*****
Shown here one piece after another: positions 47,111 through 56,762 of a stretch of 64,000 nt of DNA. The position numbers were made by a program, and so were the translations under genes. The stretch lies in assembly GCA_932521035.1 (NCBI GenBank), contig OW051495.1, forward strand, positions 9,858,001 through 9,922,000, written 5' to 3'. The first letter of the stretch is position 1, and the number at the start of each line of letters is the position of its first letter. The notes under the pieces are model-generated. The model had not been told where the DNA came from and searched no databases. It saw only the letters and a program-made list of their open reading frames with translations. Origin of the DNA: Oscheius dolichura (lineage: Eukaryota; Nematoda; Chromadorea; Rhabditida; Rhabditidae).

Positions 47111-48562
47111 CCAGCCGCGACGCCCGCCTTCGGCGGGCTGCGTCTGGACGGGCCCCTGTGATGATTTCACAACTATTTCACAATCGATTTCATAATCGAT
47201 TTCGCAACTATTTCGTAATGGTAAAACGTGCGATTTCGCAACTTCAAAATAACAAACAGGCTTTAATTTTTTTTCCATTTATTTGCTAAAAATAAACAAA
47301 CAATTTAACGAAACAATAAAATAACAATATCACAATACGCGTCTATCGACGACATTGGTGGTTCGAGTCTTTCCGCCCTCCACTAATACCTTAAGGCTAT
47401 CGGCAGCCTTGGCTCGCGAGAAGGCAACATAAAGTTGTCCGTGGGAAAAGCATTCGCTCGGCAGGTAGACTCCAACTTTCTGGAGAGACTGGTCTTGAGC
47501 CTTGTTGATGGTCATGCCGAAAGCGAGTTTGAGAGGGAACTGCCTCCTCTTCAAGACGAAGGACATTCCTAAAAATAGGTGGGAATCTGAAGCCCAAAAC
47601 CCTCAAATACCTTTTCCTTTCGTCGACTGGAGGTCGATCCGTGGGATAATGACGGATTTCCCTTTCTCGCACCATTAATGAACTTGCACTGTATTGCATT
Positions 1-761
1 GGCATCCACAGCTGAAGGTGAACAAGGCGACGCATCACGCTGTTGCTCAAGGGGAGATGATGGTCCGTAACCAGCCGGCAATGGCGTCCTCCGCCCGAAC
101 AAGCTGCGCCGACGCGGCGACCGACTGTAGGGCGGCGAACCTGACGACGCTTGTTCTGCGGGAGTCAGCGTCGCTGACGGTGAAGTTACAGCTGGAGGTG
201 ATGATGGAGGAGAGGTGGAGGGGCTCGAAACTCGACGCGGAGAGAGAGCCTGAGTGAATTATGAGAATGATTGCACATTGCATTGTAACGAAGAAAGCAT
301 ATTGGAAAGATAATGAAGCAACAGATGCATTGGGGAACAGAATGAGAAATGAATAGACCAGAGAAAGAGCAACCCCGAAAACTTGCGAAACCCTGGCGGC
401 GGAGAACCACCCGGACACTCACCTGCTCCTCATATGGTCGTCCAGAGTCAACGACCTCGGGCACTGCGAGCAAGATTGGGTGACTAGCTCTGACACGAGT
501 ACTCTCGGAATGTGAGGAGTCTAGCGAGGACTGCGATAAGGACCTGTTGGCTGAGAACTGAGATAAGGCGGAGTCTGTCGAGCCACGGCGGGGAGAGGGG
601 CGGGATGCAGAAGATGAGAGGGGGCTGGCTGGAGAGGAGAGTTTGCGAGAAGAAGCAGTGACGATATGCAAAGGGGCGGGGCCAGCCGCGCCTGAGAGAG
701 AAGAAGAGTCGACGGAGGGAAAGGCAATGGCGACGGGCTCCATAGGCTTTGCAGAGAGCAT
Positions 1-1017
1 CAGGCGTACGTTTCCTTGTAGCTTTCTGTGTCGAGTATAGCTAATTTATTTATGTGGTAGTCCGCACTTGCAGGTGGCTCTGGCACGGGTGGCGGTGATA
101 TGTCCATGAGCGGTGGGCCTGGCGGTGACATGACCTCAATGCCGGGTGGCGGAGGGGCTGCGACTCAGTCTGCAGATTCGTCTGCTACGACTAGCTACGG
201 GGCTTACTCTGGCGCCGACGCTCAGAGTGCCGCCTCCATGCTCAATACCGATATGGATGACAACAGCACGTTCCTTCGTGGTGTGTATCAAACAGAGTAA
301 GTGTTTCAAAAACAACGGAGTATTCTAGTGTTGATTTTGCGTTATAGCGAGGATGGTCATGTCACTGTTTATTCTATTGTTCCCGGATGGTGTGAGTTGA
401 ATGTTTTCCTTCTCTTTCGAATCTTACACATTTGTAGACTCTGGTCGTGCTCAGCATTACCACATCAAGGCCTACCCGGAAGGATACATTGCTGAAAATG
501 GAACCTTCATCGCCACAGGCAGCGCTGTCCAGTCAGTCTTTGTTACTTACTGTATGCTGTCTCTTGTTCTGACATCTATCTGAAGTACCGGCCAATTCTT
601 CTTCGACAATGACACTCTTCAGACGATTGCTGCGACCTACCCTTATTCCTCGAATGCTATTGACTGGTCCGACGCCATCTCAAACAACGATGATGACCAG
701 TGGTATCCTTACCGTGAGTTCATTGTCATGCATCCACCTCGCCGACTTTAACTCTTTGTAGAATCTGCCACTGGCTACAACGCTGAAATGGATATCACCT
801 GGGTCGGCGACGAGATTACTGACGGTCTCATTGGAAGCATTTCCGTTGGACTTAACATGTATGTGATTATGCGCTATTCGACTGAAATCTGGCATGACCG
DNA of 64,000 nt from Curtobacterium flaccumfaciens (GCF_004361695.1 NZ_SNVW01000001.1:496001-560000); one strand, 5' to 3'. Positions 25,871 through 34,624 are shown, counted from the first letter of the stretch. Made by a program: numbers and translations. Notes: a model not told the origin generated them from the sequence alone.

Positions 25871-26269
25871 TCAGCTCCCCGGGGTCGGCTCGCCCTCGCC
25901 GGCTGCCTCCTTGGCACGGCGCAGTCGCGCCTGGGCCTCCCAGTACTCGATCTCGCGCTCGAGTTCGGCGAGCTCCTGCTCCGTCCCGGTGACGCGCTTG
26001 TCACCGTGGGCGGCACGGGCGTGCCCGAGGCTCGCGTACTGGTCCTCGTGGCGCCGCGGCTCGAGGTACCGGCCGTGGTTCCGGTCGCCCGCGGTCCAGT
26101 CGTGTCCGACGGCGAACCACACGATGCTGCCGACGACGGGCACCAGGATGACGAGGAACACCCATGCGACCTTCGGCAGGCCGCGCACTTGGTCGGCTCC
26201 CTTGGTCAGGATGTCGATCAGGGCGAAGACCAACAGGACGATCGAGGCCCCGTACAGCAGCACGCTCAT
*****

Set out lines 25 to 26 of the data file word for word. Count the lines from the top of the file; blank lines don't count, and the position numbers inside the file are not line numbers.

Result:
601 CTTCGACAATGACACTCTTCAGACGATTGCTGCGACCTACCCTTATTCCTCGAATGCTATTGACTGGTCCGACGCCATCTCAAACAACGATGATGACCAG
701 TGGTATCCTTACCGTGAGTTCATTGTCATGCATCCACCTCGCCGACTTTAACTCTTTGTAGAATCTGCCACTGGCTACAACGCTGAAATGGATATCACCT